[IPython-User] Making an ipython cluster more stable
Wed Jan 11 16:54:36 CST 2012
On Wed, Jan 11, 2012 at 10:59, Caius Howcroft <firstname.lastname@example.org>wrote:
> Hi everyone
> I'm running 0.12 on a linux cluster here and generally it has been
> great. However, some users are complaining that their jobs crash
> periodically with messages like this:
> [IPClusterStart] [IPControllerApp] heartbeat::got bad heartbeat
> (possibly old?): 1326305300.61 (current=1326305302.613)
> [IPClusterStart] [IPControllerApp] heartbeat::heart
> '8f9428e4-543f-4218-b7b3-b32d57caa496' missed a beat, and took 1961.06
> ms to respond
> [IPClusterStart] [IPControllerApp] heartbeat::ignoring new heart:
> Generally this brings everything to halt. So my question is two fold:
> Firstly, I'm pretty sure my machines are synced up well, so I dont
> think its anything I'm doing. Has anyone had this same problem?
I have never seen this myself, but I have heard of it from one other
user. It is very hard to debug, as it often takes many hours to reproduce.
When this happens, an engine is treated as dead, even though it actually
isn't. One option is to increase the heartbeat timeout to something more
like ten or thirty seconds (HeartbeatMonitor.period = 10000). Note that
this directly affects the amount of time it takes for the new engine
registration process, because an engine is not deemed to be ready until its
heart has started beating.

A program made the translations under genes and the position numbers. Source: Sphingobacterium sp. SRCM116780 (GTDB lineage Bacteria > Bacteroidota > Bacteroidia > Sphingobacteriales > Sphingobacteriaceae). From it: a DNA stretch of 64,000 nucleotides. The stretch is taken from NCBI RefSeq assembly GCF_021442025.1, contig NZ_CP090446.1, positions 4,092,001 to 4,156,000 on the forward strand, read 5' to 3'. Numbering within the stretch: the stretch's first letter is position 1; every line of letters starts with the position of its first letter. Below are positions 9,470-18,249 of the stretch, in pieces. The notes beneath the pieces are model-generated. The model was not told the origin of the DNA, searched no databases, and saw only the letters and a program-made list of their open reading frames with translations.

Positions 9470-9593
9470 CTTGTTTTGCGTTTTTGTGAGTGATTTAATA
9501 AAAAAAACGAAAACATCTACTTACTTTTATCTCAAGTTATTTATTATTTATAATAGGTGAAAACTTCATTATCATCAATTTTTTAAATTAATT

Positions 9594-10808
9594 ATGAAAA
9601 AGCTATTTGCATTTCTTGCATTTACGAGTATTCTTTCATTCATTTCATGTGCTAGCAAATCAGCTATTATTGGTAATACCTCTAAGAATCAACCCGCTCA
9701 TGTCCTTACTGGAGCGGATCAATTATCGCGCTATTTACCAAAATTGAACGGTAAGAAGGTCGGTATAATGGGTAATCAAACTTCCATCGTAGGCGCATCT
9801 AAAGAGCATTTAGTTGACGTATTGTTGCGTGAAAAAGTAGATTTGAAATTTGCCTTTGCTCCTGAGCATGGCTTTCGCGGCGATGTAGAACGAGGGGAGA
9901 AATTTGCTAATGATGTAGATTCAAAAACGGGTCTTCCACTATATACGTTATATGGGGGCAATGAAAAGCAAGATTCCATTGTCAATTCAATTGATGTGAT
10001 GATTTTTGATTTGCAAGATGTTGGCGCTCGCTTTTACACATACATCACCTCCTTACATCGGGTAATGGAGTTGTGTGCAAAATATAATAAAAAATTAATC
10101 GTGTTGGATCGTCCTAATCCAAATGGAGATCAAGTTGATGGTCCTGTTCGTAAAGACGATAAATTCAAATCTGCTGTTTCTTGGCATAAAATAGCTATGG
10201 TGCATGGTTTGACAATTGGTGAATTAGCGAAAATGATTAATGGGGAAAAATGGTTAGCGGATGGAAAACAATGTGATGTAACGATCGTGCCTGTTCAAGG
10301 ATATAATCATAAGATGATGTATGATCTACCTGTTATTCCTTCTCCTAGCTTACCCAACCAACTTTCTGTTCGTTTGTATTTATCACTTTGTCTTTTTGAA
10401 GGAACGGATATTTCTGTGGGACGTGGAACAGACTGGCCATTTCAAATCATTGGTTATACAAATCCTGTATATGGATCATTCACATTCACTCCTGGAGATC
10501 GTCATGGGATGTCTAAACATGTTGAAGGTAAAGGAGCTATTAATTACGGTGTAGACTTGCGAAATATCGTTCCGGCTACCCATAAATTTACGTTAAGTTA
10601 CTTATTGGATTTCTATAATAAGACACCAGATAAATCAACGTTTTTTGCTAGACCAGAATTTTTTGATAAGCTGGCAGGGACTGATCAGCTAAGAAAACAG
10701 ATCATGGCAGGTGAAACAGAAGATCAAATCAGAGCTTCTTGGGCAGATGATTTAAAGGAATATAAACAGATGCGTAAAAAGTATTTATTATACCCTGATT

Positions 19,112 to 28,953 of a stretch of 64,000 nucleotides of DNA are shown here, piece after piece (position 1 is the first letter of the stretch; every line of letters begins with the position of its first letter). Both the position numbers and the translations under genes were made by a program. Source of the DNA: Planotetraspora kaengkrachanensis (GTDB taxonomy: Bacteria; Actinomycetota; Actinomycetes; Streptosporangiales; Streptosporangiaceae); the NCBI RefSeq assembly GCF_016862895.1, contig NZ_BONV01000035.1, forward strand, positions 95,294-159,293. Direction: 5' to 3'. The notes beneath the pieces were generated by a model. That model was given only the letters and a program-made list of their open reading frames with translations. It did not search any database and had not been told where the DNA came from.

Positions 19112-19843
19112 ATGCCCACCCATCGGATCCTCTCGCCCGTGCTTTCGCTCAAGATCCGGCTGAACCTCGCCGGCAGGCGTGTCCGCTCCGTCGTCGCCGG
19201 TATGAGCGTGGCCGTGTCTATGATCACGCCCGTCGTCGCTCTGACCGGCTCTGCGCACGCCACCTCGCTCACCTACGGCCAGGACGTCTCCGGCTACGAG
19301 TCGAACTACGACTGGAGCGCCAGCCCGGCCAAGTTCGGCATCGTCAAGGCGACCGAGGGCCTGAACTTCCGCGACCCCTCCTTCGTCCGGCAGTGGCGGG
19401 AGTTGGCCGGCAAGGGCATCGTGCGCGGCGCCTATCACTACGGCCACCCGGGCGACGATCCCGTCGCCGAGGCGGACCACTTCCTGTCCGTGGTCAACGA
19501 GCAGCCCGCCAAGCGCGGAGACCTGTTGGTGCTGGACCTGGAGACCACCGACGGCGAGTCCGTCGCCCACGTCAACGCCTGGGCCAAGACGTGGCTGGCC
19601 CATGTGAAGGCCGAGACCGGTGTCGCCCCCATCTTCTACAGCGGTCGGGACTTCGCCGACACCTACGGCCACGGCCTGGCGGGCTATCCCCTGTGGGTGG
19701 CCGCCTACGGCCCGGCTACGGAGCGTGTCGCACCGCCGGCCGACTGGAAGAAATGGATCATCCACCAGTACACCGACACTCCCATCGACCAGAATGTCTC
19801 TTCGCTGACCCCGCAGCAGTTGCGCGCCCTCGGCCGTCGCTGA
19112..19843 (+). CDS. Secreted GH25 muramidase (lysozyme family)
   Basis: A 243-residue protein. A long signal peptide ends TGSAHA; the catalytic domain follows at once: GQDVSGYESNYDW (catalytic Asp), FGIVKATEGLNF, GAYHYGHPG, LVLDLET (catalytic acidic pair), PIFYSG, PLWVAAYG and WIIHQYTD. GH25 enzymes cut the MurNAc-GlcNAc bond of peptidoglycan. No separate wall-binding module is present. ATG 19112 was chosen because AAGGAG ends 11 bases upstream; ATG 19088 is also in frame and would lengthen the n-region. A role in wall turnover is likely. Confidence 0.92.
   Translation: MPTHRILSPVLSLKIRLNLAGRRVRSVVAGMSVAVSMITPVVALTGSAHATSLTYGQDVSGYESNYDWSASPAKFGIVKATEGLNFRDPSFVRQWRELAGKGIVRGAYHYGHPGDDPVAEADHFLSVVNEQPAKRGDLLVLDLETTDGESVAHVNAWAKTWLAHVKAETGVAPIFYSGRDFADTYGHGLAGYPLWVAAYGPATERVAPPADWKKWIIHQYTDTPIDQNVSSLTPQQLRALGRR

> Secondly, clearly at some point somewhere a machine is going to belly
> up and I want to make the processing robust to that. How do I
> configure LoadBalancedView to notice that a machine has gone bad and
> reassign jobs that were assigned to that machine? I notice that when
> we launch a set of jobs, they all get assigned to engines immediately,
> cI think I can change this by changing . c.TaskScheduler.hwm=1
Yes, hwm=1 prevents any greedy scheduling of tasks at the expense of hiding
network latency behind computation time, and increasing load on the
> , but
> how do I tell the task manager to reconfigure the load if a node goes
> bad or a job fails.
Tasks can be resubmitted (explicitly requested from the client) or retried
(handled inside the scheduler).
If the most likely cause of a task failure is not
that the task itself has a bug, then you can set `retries=1` or even 5 in
event that it gets run on multiple engines that go down. retries should not
be greater than the number of engines you have, because a task will *not* be
resubmitted to an engine where it failed.
You can set the default value for retries submitted with a given view:
lbview.retries = 5
Or you can set it for a single block with temp_flags:
One should be careful with this, because you can actually bring down your
entire cluster by retrying
a segfaulting task too many times:
"""This will crash a linux system; equivalent calls can be made on
Windows or Mac"""
from ctypes import CDLL
libc = CDLL("libc.so.6")
libc.time(-1) # BOOM!!
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